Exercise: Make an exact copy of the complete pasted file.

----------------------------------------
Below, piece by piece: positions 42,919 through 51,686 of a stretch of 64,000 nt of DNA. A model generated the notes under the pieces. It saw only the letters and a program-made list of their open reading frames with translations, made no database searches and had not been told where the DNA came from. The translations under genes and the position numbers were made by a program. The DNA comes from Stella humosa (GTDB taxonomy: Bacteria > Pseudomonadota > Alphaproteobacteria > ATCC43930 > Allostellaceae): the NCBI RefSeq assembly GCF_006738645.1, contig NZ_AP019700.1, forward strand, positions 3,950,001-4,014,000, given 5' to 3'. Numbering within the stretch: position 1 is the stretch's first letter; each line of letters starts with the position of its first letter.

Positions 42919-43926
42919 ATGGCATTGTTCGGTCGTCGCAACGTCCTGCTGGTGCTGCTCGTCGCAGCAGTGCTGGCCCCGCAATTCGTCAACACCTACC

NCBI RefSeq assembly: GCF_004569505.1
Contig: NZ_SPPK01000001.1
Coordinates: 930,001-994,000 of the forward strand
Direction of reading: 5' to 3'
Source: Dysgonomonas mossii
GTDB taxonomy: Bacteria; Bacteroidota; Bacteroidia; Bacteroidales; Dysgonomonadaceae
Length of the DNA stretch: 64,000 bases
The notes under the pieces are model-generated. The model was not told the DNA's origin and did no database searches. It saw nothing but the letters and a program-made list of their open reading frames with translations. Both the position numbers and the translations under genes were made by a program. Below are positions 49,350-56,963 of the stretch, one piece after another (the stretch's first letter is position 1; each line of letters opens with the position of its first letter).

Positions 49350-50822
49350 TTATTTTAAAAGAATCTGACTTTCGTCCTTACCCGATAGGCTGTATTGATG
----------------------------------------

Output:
Below, piece by piece: positions 42,919 through 51,686 of a stretch of 64,000 nt of DNA. A model generated the notes under the pieces. It saw only the letters and a program-made list of their open reading frames with translations, made no database searches and had not been told where the DNA came from. The translations under genes and the position numbers were made by a program. The DNA comes from Stella humosa (GTDB taxonomy: Bacteria > Pseudomonadota > Alphaproteobacteria > ATCC43930 > Allostellaceae): the NCBI RefSeq assembly GCF_006738645.1, contig NZ_AP019700.1, forward strand, positions 3,950,001-4,014,000, given 5' to 3'. Numbering within the stretch: position 1 is the stretch's first letter; each line of letters starts with the position of its first letter.

Positions 42919-43926
42919 ATGGCATTGTTCGGTCGTCGCAACGTCCTGCTGGTGCTGCTCGTCGCAGCAGTGCTGGCCCCGCAATTCGTCAACACCTACC

NCBI RefSeq assembly: GCF_004569505.1
Contig: NZ_SPPK01000001.1
Coordinates: 930,001-994,000 of the forward strand
Direction of reading: 5' to 3'
Source: Dysgonomonas mossii
GTDB taxonomy: Bacteria; Bacteroidota; Bacteroidia; Bacteroidales; Dysgonomonadaceae
Length of the DNA stretch: 64,000 bases
The notes under the pieces are model-generated. The model was not told the DNA's origin and did no database searches. It saw nothing but the letters and a program-made list of their open reading frames with translations. Both the position numbers and the translations under genes were made by a program. Below are positions 49,350-56,963 of the stretch, one piece after another (the stretch's first letter is position 1; each line of letters opens with the position of its first letter).

Positions 49350-50822
49350 TTATTTTAAAAGAATCTGACTTTCGTCCTTACCCGATAGGCTGTATTGATG